Matt Cain not planning on being a member of the Giants' bullpen

Matt Cain not planning on being a member of the Giants' bullpen

SCOTTSDALE, Ariz. — Madison Bumgarner has the same memory as many of the Giants who checked into spring training Monday morning. On his first ever day in big league camp, eight years ago, Bumgarner met Matt Cain.

“He made a point of coming up to me to speak,” Bumgarner recalled.

That’s been Cain’s role for the better part of a decade. He is the longest-tenured Giant, and these days that means a bit more than it used to. Jeremy Affeldt and Javier Lopez have retired. Sergio Romo and Santiago Casilla have moved on, along with stalwarts like Gregor Blanco and Angel Pagan. Cain is the ultimate veteran in a clubhouse full of relative newcomers and prospects, but the 32-year-old also finds himself in a spot not often reserved for pitchers heading for Year 13. 

It’s no secret that Cain has to compete for his job this spring, and while he’s the frontrunner for the fifth starter spot, Cain will find tough competition in youngsters like Ty Blach and Tyler Beede, as well as holdovers such as Albert Suarez.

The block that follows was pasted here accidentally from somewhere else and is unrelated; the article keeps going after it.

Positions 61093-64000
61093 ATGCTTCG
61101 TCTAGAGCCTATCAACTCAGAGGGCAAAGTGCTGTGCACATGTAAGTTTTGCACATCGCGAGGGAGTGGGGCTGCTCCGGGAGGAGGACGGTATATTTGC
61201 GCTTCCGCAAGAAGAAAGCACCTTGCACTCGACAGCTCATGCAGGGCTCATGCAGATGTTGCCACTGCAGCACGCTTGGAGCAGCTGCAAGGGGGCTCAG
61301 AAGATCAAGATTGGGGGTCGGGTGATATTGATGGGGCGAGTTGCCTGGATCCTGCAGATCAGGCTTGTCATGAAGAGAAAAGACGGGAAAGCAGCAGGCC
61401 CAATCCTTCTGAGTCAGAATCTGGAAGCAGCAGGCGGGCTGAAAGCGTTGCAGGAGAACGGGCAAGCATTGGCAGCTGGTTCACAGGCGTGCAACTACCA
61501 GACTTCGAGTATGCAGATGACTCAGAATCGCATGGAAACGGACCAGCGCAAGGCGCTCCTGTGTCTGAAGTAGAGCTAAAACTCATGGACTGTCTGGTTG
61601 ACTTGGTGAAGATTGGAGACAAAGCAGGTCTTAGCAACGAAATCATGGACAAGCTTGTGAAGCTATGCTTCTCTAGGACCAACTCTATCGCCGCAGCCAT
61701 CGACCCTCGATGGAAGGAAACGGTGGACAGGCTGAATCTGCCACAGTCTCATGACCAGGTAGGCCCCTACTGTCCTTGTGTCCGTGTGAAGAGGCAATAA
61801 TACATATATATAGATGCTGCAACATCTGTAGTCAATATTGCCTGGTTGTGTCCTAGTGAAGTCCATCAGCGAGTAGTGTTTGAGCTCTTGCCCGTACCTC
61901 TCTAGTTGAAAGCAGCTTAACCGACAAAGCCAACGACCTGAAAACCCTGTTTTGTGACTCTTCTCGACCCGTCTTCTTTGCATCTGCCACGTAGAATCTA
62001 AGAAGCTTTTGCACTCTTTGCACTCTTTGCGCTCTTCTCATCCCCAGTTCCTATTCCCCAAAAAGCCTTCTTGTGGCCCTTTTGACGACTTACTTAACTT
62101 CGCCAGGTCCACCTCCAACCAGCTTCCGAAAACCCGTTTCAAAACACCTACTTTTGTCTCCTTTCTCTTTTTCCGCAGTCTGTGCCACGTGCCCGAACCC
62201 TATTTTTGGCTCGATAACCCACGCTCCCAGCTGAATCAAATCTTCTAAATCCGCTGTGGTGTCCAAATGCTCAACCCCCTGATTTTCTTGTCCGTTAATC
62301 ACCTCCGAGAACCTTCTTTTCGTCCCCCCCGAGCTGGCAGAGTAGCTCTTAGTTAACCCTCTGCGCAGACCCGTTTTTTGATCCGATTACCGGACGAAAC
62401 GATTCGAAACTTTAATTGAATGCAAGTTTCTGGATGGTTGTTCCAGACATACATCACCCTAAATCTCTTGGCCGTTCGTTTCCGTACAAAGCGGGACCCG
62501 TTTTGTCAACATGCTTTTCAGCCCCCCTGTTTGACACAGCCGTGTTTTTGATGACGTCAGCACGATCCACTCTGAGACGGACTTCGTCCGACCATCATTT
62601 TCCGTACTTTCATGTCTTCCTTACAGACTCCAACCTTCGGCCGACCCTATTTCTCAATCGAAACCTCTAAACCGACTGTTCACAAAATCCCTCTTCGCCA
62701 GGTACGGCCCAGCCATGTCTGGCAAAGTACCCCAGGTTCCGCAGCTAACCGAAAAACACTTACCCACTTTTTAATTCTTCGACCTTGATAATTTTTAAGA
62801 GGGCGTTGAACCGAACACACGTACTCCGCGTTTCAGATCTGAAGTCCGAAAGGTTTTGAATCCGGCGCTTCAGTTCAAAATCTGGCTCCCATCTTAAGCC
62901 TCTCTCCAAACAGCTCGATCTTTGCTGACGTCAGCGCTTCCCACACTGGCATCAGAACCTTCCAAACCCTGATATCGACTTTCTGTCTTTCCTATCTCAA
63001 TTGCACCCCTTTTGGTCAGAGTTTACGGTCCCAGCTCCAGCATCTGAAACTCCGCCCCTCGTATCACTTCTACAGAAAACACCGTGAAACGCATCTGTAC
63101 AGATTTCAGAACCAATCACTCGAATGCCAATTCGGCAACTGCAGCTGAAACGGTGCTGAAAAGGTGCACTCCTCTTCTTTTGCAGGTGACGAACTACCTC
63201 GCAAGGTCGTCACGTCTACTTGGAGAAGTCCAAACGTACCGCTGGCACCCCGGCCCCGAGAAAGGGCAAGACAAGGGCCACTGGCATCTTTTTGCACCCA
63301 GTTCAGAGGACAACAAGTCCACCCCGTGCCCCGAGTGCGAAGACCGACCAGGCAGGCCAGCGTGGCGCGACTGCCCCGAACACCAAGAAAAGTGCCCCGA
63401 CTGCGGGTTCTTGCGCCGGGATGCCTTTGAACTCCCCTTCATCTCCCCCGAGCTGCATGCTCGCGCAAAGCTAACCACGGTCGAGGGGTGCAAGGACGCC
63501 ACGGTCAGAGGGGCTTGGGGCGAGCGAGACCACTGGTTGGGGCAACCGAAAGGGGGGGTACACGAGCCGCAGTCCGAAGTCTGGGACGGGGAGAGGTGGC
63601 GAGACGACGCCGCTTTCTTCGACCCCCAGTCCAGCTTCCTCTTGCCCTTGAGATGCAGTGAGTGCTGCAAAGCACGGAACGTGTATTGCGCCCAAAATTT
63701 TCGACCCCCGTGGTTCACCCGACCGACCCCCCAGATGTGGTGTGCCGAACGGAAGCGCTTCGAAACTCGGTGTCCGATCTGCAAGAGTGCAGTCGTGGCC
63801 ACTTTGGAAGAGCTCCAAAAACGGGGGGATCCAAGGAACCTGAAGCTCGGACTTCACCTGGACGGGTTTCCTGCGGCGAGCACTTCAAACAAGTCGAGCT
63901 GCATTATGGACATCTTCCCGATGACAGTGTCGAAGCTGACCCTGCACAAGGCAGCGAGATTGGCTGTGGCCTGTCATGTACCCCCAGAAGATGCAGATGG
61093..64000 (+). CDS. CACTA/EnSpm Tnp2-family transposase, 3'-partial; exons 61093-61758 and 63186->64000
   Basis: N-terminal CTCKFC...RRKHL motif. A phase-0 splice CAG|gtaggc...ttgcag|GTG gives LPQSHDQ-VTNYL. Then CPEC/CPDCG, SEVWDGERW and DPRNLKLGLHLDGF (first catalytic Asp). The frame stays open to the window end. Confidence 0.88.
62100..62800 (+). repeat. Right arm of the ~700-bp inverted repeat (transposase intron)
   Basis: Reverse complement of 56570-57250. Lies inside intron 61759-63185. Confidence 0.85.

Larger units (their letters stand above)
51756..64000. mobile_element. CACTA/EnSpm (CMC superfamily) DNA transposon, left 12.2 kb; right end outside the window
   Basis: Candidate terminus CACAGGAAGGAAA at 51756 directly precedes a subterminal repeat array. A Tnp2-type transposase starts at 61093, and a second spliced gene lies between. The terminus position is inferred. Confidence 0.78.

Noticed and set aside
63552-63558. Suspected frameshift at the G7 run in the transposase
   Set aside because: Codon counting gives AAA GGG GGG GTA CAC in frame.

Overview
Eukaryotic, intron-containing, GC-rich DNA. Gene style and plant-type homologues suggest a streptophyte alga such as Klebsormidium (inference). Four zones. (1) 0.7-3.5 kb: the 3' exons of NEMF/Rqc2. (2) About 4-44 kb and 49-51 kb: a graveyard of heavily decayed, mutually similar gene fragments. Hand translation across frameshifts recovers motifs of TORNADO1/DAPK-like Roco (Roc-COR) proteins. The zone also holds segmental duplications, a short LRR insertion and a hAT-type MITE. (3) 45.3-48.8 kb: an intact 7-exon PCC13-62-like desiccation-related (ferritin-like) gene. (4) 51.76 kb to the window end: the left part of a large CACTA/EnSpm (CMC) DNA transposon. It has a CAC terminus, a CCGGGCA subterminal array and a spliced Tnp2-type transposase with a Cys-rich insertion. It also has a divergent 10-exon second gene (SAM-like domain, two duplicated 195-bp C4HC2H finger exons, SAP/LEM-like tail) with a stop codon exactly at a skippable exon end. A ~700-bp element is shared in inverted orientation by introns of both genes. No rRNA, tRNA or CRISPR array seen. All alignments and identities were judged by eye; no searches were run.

“Good. That’s good,” Cain said Monday. “Let’s go with it. That’s a good competition. Let’s all compete for it. That’s fine with me.”

Cain already has a leg up, and not just because he has made 308 starts in orange and black. It’s hard to get a true read on ability in Arizona, where breaking balls often don’t break and Double-A kids stroll to the plate intent on hacking. Cain won’t need to post a 2.50 ERA this spring, he’ll simply need to prove that he’s healthy and he can command the ball. In that respect, he’s off to a good start.

“The biggest thing is having a normal spring,” he said. “I haven’t had that the last couple of years.”

Cain isn't coming off elbow surgery this time around. He is not dealing with a cyst on his pitching arm, either. He had a normal offseason, traveling with his family and starting a throwing program in December. He didn’t go back and watch film of his 2016 starts because he didn’t need to. The numbers — a 5.64 ERA in 21 appearances — speak for themselves, but Cain was able to find positives in certain outings. His fastball velocity was generally fine, and there were innings and stretches of starts where he felt like his old self. Then it would unravel.